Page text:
5 Things Your Boss is Thinking as You Ask for a Raise

Before you walk into your boss’s office, know what he or she is thinking as you ask for the raise.

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GL Hoffman

In this economy, there's a good chance that you have gone for years now without a raise. And still, you have done your part. You have worked longer hours. You have assumed duties not normally in your job description. You have supported management every step of the way. You have been a positive role model and mentor to other employees.

[See 22 ways to be a better boss.]

But now, business is picking up, and it is time for you to ask for a raise. You deserve it. Before you walk into your boss’s office, be prepared. Here are five things he or she will be thinking about when you ask for the raise:

1. Why wasn’t I prepared for this meeting? There is nothing worse than being surprised by an employee who wants to talk about a sensitive topic like a raise. Far better to organize yourself and schedule a time to meet with your boss, with a proper agenda in mind. Walking in and just announcing that you need a raise is not the right way.

[See 6 ways to keep your employees from jumping ship.]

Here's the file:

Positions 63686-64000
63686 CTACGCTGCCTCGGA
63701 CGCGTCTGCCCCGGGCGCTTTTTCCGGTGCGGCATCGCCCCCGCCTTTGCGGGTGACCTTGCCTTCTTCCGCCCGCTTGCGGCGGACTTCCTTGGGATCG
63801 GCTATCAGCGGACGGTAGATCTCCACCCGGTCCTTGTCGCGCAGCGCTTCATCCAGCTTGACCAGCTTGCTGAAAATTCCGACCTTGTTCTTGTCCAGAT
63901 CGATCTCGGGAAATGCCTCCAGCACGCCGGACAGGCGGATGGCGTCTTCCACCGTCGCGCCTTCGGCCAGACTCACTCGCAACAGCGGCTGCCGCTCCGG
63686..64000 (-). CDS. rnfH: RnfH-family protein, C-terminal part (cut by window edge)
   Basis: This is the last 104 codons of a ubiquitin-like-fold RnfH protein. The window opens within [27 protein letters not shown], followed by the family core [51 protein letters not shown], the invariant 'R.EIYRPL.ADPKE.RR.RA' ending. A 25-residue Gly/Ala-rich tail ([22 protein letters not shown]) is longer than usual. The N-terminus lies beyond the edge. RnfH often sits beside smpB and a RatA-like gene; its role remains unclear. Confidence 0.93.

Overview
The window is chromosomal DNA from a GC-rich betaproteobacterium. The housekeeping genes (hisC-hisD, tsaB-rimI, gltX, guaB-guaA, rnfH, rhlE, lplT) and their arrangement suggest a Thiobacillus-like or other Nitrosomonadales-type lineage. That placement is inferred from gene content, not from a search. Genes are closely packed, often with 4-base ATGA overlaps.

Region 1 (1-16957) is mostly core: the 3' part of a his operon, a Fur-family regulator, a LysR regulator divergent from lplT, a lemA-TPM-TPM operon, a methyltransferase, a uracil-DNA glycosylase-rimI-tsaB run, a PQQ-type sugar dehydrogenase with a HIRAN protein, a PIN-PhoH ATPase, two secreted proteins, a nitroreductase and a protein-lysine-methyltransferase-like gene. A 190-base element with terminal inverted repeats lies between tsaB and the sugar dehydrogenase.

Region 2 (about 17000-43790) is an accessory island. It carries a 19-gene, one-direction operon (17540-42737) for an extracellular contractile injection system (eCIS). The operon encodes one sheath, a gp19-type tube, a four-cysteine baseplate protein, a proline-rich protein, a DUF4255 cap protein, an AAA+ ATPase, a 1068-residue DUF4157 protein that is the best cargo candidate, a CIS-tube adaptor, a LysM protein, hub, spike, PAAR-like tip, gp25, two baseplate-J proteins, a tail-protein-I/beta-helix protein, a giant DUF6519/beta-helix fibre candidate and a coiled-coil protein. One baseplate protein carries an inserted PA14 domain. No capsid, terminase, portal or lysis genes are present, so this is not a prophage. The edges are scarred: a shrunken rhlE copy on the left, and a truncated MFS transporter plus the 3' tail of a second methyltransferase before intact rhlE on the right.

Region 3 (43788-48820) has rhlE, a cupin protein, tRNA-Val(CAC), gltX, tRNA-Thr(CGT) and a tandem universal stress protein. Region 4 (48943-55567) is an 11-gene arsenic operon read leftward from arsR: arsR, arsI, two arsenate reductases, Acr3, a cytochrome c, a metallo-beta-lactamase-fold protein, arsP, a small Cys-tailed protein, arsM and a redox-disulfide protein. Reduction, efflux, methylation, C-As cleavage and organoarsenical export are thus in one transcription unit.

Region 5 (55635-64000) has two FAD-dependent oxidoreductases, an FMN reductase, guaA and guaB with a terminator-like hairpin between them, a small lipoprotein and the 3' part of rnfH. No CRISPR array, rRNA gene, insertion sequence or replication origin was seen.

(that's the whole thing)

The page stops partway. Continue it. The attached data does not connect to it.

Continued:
2. How badly do I need him or her? In short, have you made yourself indispensable? If there are lower cost alternatives available to your boss, this might tip him in that direction. Make sure you communicate all the things you do that only you can do.

3. Do I have the ability to grant his request? He may want to give you the raise but doing so is simply not possible. Does he have the ability to work with his superiors to find the extra money to pay you? Come prepared to handle this objection.

[See 9 symbolic gestures from a good boss.]

4. If I give him a raise, what does this do to the salaries of others? This may not be fair, but most bosses do think about how this action will impact others. Giving you a raise is not a singular event, and smart bosses will want to make sure that your raise is part of a grander plan.

5. If I must say "no," how likely is it that he will leave? And if he leaves, how long will it take me to hire or train his replacement? What can happen in the interim? How can I make sure there is an adequate transition.

Having a salary discussion is an important part of the workplace today. The better prepared you are, the more likely it is that you'll have the outcome you desire.

As in most things, be prepared. But, even more to the point, be prepared with your boss’s viewpoint in mind.

G. L. Hoffman is a serial entrepreneur and venture investor/operator/incubator/mentor. Two of his companies have traveled the entire success path from the garage to IPO. Currently, he is chairman of JobDig, which operates LinkUp, one of the fastest-growing job-search engines.. His blog can be found at WhatWouldDadSay.com.

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